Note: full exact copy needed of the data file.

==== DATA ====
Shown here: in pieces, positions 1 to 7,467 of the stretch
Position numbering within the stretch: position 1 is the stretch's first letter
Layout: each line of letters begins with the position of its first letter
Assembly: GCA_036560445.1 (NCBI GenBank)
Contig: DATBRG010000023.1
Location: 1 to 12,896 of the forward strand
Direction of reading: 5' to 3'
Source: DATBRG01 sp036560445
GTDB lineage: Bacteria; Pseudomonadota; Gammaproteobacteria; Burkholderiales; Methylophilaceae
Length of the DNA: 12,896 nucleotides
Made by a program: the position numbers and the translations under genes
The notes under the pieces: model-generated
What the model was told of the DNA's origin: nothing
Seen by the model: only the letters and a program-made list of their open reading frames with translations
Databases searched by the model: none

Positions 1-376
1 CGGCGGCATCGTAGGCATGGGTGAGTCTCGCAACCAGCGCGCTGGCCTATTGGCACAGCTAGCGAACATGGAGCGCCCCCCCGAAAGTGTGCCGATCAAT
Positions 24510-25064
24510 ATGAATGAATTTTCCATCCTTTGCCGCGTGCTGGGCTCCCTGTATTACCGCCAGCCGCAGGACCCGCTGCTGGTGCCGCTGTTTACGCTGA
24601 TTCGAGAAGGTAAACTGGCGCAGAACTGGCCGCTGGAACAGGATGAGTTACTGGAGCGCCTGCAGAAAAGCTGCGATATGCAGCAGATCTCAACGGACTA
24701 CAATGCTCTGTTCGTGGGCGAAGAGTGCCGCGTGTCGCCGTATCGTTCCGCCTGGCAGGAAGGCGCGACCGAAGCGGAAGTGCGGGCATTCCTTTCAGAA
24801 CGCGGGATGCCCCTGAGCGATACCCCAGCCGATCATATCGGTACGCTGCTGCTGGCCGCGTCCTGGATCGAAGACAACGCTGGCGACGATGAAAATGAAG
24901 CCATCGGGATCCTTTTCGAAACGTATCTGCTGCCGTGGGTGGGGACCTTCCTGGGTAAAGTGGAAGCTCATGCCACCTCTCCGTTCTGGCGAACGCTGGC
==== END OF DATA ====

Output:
Shown here: in pieces, positions 1 to 7,467 of the stretch
Position numbering within the stretch: position 1 is the stretch's first letter
Layout: each line of letters begins with the position of its first letter
Assembly: GCA_036560445.1 (NCBI GenBank)
Contig: DATBRG010000023.1
Location: 1 to 12,896 of the forward strand
Direction of reading: 5' to 3'
Source: DATBRG01 sp036560445
GTDB lineage: Bacteria; Pseudomonadota; Gammaproteobacteria; Burkholderiales; Methylophilaceae
Length of the DNA: 12,896 nucleotides
Made by a program: the position numbers and the translations under genes
The notes under the pieces: model-generated
What the model was told of the DNA's origin: nothing
Seen by the model: only the letters and a program-made list of their open reading frames with translations
Databases searched by the model: none

Positions 1-376
1 CGGCGGCATCGTAGGCATGGGTGAGTCTCGCAACCAGCGCGCTGGCCTATTGGCACAGCTAGCGAACATGGAGCGCCCCCCCGAAAGTGTGCCGATCAAT
Positions 24510-25064
24510 ATGAATGAATTTTCCATCCTTTGCCGCGTGCTGGGCTCCCTGTATTACCGCCAGCCGCAGGACCCGCTGCTGGTGCCGCTGTTTACGCTGA
24601 TTCGAGAAGGTAAACTGGCGCAGAACTGGCCGCTGGAACAGGATGAGTTACTGGAGCGCCTGCAGAAAAGCTGCGATATGCAGCAGATCTCAACGGACTA
24701 CAATGCTCTGTTCGTGGGCGAAGAGTGCCGCGTGTCGCCGTATCGTTCCGCCTGGCAGGAAGGCGCGACCGAAGCGGAAGTGCGGGCATTCCTTTCAGAA
24801 CGCGGGATGCCCCTGAGCGATACCCCAGCCGATCATATCGGTACGCTGCTGCTGGCCGCGTCCTGGATCGAAGACAACGCTGGCGACGATGAAAATGAAG
24901 CCATCGGGATCCTTTTCGAAACGTATCTGCTGCCGTGGGTGGGGACCTTCCTGGGTAAAGTGGAAGCTCATGCCACCTCTCCGTTCTGGCGAACGCTGGC